The Palaszczuk Government has officially commenced the development of its historic strategy to improve housing outcomes for Aboriginal and Torres Strait Islander Queenslanders, Minister for Housing and Public Works Mick de Brenni announced today (Wednesday).
Mr de Brenni said First Nations Housing advisor Mick Gooda would work with the government to consult with communities around the state to find out “what needs to be done to provide better housing options”.
He said meetings, or “Yarning Circles”, would be held across Queensland before the end of the year - including Mount Isa, Townsville, Palm Island, Cairns, Yarrabah, Rockhampton, Woorabinda and Brisbane. These meetings follow preliminary discussions held last month in Hope Vale and the Torres Strait.
“We know that to ensure the best outcomes for remote communities we need to work with them, not simply do things to them,” Mr de Brenni said.
“This is especially important as we are approaching a crisis in remote housing brought on by the Federal LNP’s disgraceful decision to axe funding for building new housing in Queensland’s remote indigenous communities.
“I have appointed Mick Gooda to lead the development of a new partnership with Aboriginal and Torres Strait Islander communities, and he will work with us to shape our Aboriginal and Torres Strait Islander Housing Action Plan, which is one of the key actions identified in our Queensland Housing Strategy 2017 -2027.”
Mr de Brenni said providing suitable housing made “all the difference in improving life chances”.
“You can’t start closing the gap on employment, health and education without a roof over your head – it’s as simple as that,” he said.
“Yet Aboriginal and Torres Strait Islander people continue to be over represented in overcrowding and homelessness. I think it’s a real test for this Prime Minister, who is on one of his very rare visits because he says he wants to listen to Queenslanders, which is a nice change.
“But is the ScoMo Express just a quest for votes to save his own job, or does he genuinely intend to represent all Australians, especially first Australians?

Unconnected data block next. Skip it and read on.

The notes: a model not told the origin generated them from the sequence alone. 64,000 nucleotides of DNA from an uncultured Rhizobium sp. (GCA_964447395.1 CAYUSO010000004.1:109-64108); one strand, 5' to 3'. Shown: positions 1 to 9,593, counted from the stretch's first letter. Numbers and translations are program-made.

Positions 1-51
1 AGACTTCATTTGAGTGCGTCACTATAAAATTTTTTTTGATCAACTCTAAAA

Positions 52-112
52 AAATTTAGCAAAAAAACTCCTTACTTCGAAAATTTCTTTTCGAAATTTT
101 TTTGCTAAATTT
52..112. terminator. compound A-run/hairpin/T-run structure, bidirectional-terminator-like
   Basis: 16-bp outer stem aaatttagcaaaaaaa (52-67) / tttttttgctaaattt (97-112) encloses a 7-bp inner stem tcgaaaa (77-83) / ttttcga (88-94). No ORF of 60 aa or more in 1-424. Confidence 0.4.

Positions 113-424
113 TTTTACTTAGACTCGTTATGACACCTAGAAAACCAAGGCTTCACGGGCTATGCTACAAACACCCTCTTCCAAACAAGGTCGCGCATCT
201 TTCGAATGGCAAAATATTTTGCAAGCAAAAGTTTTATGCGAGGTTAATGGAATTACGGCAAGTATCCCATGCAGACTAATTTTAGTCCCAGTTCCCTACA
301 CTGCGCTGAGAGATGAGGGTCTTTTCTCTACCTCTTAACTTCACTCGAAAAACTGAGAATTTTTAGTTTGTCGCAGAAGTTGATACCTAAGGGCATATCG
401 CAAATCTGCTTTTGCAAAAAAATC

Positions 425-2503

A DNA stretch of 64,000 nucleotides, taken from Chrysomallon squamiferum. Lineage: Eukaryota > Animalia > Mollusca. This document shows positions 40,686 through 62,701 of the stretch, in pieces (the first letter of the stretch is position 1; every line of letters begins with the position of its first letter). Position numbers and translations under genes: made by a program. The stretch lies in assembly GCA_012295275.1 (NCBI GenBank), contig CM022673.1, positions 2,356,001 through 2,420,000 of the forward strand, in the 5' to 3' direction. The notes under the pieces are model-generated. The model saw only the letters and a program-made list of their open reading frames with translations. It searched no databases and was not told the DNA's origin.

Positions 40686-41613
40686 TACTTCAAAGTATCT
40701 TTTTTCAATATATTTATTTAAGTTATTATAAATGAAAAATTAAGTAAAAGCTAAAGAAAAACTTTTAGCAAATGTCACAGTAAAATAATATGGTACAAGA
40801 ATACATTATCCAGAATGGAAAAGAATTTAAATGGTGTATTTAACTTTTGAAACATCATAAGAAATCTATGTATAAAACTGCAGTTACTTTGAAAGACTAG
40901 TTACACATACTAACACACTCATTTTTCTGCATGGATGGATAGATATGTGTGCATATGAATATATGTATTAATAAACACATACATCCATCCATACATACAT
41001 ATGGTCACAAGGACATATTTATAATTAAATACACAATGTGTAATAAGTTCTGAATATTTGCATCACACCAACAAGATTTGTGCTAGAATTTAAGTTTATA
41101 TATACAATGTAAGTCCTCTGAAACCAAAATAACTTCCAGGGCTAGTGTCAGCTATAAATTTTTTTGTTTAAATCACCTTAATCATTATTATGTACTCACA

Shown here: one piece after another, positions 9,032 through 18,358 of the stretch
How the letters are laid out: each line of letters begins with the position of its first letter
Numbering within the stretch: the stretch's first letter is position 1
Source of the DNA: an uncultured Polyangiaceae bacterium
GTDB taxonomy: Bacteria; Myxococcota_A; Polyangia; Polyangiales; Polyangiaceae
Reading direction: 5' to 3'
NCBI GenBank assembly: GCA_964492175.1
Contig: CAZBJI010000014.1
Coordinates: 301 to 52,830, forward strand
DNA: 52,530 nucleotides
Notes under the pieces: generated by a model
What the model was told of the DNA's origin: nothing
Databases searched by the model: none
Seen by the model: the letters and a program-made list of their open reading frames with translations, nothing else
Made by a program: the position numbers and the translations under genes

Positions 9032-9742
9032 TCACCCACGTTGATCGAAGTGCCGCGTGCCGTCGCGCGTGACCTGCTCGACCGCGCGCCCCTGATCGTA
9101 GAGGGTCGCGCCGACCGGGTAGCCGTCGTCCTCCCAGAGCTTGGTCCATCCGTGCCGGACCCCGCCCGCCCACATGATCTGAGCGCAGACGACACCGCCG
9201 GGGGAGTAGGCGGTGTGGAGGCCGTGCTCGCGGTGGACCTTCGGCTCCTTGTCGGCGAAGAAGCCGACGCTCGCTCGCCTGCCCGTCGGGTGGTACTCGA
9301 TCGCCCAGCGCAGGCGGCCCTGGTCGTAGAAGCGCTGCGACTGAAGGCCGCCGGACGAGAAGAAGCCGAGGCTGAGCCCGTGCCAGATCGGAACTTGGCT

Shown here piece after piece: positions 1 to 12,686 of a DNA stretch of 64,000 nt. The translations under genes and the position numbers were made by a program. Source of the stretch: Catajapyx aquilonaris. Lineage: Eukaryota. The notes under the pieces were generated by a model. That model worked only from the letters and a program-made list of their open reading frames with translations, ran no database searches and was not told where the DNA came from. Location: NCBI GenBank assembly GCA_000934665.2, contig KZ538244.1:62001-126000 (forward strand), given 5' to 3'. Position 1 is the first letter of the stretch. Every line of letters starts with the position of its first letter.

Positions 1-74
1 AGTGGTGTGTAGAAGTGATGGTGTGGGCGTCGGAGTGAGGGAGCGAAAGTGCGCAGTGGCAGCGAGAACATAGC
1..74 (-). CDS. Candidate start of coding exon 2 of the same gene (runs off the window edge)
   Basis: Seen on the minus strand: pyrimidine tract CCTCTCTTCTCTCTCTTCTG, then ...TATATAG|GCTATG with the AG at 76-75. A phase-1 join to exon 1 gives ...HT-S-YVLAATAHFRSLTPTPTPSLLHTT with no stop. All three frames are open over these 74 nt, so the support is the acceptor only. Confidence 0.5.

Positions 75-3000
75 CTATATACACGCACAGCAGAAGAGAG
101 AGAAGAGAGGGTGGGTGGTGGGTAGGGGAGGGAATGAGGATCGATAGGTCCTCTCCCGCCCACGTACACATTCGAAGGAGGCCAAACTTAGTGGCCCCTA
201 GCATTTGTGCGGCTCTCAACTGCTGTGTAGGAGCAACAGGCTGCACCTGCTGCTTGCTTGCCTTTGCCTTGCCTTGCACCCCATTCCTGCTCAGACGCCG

“The Palaszczuk Government is determined to address these challenges and that’s why we recently announced an additional $40 million, bringing our direct investment to $185 million this year to support a housing construction program in 2019 to help mitigate the worst impacts of the Commonwealth’s decision to cut funding.
“We continue to stand ready to accept any assistance in Closing the Gap from the Commonwealth should the Prime Minister overturn Malcolm Turnbull’s decision to turn his back on Aboriginal and Torres Strait Islanders.”
Mr Gooda said he would work with Aboriginal and Torres Strait Islander communities, individuals, Elders and non-government organisations to ensure the Action Plan “truly reflects the needs of Aboriginal and Torres Strait Islander Queenslanders”.
“I believe that it’s a fundamental right for every Queenslander, and equally a right for Aboriginal and Torres Strait Islander peoples to have safe, secure and stable housing,” he said.
“I will be talking to Aboriginal and Torres Strait Islander families and the Department of Housing and Public Works on developing a shared commitment on housing.”
The Aboriginal and Torres Strait Islander Action Plan will be launched next year.
The consultation period will run through to early December 2018 and will involve discussions and workshops with key stakeholders including Traditional Owners, private and social housing tenants, Aboriginal and Torres Strait Islander Mayors and Councils, Indigenous organisations and Government agencies.
Visit www.qld.gov.au/betterhousingfutures to see a copy of the brochure and to have your say.
Minister for Housing and Public Works, Minister for Digital Technology and Minister for Sport
The Honourable Mick de Brenni